3 reasons on why fed focuses on 2% inflation, and why they won’t stop until price stability is achieved.
Over the last few weeks, there has been many talks over federal reserve, and other central banks around the world, raising rates aggressively, and aiming to cool inflation down to their 2% target.
But why 2%? Why this number? In this article, I am going to discuss three key reasons on why Fed and other developed central banks focus on the 2% target.
In order to make my argument clear, I first discuss why anything below 2% is not feasible. Later I bring three key reasons on why anything above 2% is not sustainable either.
First lets discuss why inflation below 2% is not ideal (Deflation)
Deflation means no growth, no prospect. That would lead into capital outflow out of a country which then in return lead to even more deflation. Small amount of inflation is actually good for economies. It means wage growth and nominal growth. If there is no inflation in an economy, the wages will not increase, neither would the GDP. The small amount of inflation allows consumption to grow marginally year over year. It will allow earnings to grow and as a result markets to grow. System’s survival is contingent on workers getting paid more, companies making more, and the stocks to go up.
But now that we have established the lower bound of inflation, and the fact that the inflation can not be zero or negative, let’s discuss why it must be 2% and not some other numbers.
There are three main reasons on why the 2% is an ideal number for most of developed economies: Inflation expectation, menu pricing theory and Conditional heteroskedasticity.
Reason 1: Inflation Expectation
You often hear inflation expectations on CNBC, Bloomberg, or other business news channels, but what does it really mean? It means what we expect the inflation is going to be in a foreseeable future. Our expectation on the future really impacts our behavior today.
Let’s look at a non finance example. If you assume that the AI and machine learning is the future and people working in these fields will make 6 to 7 figures over the next decade, given the option of studying accounting or machine learning, which one would you pick? Of course many factors play a role here from your interest, to your capabilities, but most often than not, you would pick the machine learning major. After all, making more money is always better than making less.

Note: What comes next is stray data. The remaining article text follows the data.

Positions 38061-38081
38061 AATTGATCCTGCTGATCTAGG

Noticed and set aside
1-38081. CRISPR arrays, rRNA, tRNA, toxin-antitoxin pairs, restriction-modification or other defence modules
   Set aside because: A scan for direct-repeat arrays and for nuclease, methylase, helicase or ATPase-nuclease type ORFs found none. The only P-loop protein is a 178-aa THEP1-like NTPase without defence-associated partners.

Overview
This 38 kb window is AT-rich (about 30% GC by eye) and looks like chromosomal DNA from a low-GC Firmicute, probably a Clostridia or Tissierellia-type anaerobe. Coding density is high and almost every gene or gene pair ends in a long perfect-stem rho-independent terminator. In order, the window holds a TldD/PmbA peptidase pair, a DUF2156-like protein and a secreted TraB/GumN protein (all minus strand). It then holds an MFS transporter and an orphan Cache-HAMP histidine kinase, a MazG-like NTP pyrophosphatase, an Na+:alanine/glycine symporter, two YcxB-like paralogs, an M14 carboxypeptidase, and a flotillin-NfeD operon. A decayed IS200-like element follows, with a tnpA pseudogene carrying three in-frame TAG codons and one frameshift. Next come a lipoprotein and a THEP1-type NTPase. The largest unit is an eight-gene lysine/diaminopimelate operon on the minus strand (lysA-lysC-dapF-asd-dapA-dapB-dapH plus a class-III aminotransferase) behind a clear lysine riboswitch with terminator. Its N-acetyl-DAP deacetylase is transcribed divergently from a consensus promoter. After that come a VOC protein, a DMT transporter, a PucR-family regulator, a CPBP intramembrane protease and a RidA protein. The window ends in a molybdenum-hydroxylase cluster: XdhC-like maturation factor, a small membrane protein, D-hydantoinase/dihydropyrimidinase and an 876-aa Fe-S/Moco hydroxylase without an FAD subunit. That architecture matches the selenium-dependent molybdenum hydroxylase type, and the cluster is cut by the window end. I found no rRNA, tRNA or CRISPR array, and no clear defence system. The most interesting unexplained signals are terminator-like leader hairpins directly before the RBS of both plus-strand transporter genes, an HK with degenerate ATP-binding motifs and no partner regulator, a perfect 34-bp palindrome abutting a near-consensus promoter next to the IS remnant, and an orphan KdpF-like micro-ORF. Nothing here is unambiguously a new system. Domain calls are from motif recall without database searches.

Our expectation about what the future looks like shapes our behavior today. If we assume that prices are going up 5% or more every year, we might ask for a raise much earlier, or be much more willing to quit and look for new employment opportunities with higher wages.
It is only at a steady level where we would not change our behavior. This is often called anchoring the inflation expectations. The 2% have been the long term fed target. The reason for the 2% is that any forecast have a small error term and inflation is covariance stationary (fancy way of saying it oscillates around a mean reverting level) so therefore sometimes it might come in at 2.5% to 3.0% and sometimes it might be around 1.5% to -1.5%. For this very reason a long term of 2% range is great in anchoring long term expectation and ensuring actors in the economy (producers, employees) continue to behave rationally.
How can we calculate long term inflation expectation? Easy, just look at TIPS
Currently, looking at the difference between the 5 year treasury inflation protected securities and 5 year treasuries, you can see that the inflation expectation has come down dramatically over the last year and is currently sitting at 2.21%. This is exactly what anchoring long term expectation means. If the number was any higher than 2%, the variance around it would be much higher and anchoring long term expectations would have been much harder.
Long term inflation expectation: 5-year TIPS minus 5-year treasuries currently sitting slightly above 2%.
Menu Pricing Theory
The second reason why fed targets 2% long term, is something many economist call “menu pricing theory.” In nature, this is very similar to inflation expectation.